Globalizing the Feminist Agenda

“Que hermosas que son, chicas.” The voice came seemingly out of nowhere, as did its owner, appearing from behind a wall around the street corner. My friend and I recoiled in surprise from hearing the jeers and subsequent slimy smirk from this stranger as we walked by. The incessant catcalls, or piropos, that overpower the streets of Buenos Aires cause me to outwardly cringe, and physically try to shake off the gross objectification. The not-so-dormant feminist in me wants to fire back expletives, but instead I walk by silently and avoid eye contact, not acknowledging the perpetrators.

Buenos Aires. Picture taken by Caitlin Karna.

Buenos Aires. Picture taken by Caitlin Karna.

At the beginning of my semester-long study abroad program in Argentina, the coordinators warned us about the catcalls we might hear as we roamed our new city, but I took that as an indication that I should be careful at night and keep my purse zipped, oblivious to the underlying phenomenon that has pervaded this culture. They told us to ignore them and keep moving. Acknowledging the comments or responding to them would only encourage the catcallers, or instigate a potentially dangerous situation.

As the semester went on, Argentine machismo became glaringly obvious. The inequality between genders is a gap that originated with the male expectation to be proudly masculine and provide for his family, but has been held open wide by its transformation into the swaggering entitlement to dominate women. As a result, piropos are only the barest displays of machismo that pervades Argentina.

In October, I walked by a protest near Congress in downtown Buenos Aires. Though protests and demonstrations are not uncommon occurrences in this city, this particular one was remarkable. Crowds of women, old and young, stormed the streets in the pouring rain, banging drums and shouting “Ni una menos” (not one less). They were marching to mourn the death of Lucía Pérez, a 16-year-old girl who was abducted outside her school in Mar de Plata, Argentina. She was drugged, repeatedly raped, and left outside a clinic by her male kidnappers; she died the next day from the injuries.

This is only one example of the domestic violence and murder of women that has rampaged Argentina, known to many as femicidios. Simply because they are women, they are killed by husbands, boyfriends, and exes. And because the government lacks resources to combat this sort of epidemic, the women go back to where it all started—the streets. The #NiunaMenos movement has gained support across Latin America to create awareness and begin working on solutions.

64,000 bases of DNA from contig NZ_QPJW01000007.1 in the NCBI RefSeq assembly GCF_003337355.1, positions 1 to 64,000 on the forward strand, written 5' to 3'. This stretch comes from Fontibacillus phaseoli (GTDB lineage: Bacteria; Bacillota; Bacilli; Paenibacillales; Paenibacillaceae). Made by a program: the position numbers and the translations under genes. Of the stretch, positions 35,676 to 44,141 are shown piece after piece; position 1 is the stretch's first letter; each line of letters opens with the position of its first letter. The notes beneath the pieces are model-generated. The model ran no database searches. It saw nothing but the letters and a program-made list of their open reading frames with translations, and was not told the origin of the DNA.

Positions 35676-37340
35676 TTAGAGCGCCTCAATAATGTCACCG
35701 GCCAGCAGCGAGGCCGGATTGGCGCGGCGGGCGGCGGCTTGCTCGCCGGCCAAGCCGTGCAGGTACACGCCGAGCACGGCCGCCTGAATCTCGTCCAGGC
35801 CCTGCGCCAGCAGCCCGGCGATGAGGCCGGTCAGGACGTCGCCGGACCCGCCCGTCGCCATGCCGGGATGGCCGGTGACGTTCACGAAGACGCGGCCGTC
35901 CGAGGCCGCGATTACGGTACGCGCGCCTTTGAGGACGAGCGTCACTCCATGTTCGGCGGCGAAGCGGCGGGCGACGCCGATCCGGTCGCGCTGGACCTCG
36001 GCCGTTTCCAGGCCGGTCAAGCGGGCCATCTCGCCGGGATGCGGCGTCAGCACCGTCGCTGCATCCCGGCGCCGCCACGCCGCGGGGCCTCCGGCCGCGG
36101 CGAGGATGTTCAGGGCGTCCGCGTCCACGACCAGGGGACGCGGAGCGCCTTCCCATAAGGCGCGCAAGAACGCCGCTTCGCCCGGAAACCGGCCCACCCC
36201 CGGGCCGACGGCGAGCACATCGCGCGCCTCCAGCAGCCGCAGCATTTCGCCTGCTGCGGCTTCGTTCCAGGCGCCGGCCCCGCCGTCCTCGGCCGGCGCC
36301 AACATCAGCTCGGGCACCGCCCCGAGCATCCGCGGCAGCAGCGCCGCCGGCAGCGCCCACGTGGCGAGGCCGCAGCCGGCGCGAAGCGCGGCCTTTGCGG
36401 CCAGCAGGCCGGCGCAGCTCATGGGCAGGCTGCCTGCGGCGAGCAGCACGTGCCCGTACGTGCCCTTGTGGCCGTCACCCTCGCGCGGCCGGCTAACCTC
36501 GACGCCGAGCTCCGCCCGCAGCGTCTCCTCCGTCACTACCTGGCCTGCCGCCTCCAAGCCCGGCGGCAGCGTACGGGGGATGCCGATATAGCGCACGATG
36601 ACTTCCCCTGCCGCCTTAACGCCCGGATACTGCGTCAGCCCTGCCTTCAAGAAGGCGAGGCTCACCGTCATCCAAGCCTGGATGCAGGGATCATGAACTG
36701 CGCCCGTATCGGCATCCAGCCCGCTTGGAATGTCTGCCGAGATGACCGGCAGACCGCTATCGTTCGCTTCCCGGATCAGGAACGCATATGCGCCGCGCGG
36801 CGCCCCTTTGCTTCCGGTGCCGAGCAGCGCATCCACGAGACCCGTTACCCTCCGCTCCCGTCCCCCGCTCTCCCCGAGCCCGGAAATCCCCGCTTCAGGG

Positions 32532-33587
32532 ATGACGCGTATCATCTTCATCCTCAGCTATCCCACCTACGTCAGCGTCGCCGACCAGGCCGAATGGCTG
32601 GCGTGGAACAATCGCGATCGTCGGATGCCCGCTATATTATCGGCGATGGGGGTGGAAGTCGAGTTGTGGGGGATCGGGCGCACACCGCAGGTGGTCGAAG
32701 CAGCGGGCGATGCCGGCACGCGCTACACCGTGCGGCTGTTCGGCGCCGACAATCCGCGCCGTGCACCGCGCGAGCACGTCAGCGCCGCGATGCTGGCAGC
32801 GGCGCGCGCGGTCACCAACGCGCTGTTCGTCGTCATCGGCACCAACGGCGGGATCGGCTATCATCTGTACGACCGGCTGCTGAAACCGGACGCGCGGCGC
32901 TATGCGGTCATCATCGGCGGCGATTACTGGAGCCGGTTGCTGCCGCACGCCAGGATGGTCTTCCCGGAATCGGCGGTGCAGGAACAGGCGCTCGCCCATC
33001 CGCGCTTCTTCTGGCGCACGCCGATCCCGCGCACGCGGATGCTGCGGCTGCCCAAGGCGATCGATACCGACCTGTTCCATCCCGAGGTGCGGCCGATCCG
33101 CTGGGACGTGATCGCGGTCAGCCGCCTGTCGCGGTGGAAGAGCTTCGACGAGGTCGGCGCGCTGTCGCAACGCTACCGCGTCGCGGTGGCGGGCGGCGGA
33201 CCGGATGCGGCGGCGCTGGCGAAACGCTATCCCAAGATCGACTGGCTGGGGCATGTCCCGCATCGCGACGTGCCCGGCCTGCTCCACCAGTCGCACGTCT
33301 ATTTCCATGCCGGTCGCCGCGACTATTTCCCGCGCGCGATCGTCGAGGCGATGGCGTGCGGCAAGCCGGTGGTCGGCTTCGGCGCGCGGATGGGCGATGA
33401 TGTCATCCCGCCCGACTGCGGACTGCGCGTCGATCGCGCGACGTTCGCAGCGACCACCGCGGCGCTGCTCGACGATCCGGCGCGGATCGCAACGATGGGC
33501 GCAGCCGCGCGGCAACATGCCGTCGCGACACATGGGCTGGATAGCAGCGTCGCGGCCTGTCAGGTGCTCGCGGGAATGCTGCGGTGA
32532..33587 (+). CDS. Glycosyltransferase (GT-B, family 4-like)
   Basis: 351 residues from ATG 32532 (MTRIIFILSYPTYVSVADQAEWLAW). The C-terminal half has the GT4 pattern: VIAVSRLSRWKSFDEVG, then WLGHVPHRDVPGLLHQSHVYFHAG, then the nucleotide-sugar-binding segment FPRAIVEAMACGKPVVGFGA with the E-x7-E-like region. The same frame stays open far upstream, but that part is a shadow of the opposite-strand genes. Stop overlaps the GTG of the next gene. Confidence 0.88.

Ultimately, this is a social issue with roots in a cultural mindset that has only just begun to shift. Women are gaining the courage to speak up for rights that can only be considered as human. Finally, these changes are beginning to materialize. This past January in Washington, D.C. and worldwide, women gathered at the Women’s March to protest to advocate legislation and policies in support of women’s rights, immigration reform, healthcare, environment, LGBTQ rights, racial equality, and equal pay. In Washington, 500,000 people attended the march, and it is estimated that five million people attended sister marches around the world, including a group in Buenos Aires. But the movement does not end there.

We should not need security briefings that instruct us that sexual harassment in the streets is something that might happen, and that we should react as if it doesn’t. We should be fighting back and changing the conversation, both at home and abroad. “¡Salí de acá, no me molestas!” we should be saying. “Get out of here. Stop bothering me." Not one woman less.

 

 

 

About the author:

Caitlin Karna is an undergraduate student at Georgetown University studying Culture & Politics and Spanish in the School of Foreign Service. She spent the last six months studying and living in Buenos Aires, Argentina and hopes she will not lose her porteña accent now that she is back in Washington, D.C. She has written for the opinion section of on-campus newspaper The Hoya, contributed as a blogger for the Berkley Center for Religion, Peace, and World Affairs, and has been published in the New York Times.

 

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